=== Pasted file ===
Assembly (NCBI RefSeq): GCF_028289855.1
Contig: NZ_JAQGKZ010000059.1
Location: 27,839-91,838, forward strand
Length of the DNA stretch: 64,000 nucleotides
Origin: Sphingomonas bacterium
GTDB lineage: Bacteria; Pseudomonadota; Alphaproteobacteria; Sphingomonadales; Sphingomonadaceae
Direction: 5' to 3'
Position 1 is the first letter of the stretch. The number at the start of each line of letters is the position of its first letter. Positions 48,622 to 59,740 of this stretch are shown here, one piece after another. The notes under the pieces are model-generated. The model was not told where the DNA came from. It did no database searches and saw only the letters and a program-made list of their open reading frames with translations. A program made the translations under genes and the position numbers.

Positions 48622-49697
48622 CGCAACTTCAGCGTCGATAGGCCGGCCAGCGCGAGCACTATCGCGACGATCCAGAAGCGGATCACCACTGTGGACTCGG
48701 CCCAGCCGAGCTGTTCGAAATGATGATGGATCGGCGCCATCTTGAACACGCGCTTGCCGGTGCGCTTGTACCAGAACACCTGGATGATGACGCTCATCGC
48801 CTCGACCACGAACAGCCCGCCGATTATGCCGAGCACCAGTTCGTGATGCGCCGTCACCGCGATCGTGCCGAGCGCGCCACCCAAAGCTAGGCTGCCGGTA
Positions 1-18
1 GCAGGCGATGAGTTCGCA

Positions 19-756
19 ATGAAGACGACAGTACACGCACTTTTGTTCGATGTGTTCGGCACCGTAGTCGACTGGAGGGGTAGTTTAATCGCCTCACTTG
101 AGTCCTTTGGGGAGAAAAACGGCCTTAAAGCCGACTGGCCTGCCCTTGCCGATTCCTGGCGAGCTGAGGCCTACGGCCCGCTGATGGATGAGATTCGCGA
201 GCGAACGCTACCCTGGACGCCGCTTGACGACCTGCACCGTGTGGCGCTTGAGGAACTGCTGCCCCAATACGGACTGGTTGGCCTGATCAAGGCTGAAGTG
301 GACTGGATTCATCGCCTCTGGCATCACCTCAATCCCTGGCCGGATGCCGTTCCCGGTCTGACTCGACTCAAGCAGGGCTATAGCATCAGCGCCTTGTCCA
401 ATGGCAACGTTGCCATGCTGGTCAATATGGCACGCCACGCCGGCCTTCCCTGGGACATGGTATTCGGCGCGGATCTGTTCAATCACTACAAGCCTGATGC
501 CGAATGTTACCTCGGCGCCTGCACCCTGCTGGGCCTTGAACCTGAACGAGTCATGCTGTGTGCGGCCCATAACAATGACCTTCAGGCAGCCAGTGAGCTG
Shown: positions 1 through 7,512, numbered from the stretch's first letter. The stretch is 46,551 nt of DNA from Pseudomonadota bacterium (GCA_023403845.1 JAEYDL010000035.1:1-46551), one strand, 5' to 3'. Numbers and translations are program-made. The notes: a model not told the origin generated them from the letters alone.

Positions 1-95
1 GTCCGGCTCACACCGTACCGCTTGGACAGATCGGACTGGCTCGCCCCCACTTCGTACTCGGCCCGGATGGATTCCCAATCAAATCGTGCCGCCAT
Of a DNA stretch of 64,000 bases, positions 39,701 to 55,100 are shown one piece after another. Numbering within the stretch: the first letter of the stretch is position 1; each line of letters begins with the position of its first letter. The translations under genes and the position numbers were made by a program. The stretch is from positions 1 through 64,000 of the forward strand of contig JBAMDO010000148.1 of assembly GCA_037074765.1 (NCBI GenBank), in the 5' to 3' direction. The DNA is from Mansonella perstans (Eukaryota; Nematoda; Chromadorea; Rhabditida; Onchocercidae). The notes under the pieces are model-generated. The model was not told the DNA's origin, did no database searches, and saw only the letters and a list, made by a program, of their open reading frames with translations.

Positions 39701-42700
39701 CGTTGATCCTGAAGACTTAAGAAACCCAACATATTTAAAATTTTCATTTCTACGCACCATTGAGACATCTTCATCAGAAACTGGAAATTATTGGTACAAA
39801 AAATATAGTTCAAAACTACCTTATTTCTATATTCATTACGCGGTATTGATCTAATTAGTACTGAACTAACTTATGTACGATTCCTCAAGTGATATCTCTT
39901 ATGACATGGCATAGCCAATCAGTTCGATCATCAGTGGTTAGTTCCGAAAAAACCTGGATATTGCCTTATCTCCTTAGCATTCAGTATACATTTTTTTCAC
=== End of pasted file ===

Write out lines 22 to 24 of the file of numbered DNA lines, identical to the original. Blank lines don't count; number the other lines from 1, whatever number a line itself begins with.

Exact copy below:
Shown: positions 1 through 7,512, numbered from the stretch's first letter. The stretch is 46,551 nt of DNA from Pseudomonadota bacterium (GCA_023403845.1 JAEYDL010000035.1:1-46551), one strand, 5' to 3'. Numbers and translations are program-made. The notes: a model not told the origin generated them from the letters alone.

Positions 1-95
1 GTCCGGCTCACACCGTACCGCTTGGACAGATCGGACTGGCTCGCCCCCACTTCGTACTCGGCCCGGATGGATTCCCAATCAAATCGTGCCGCCAT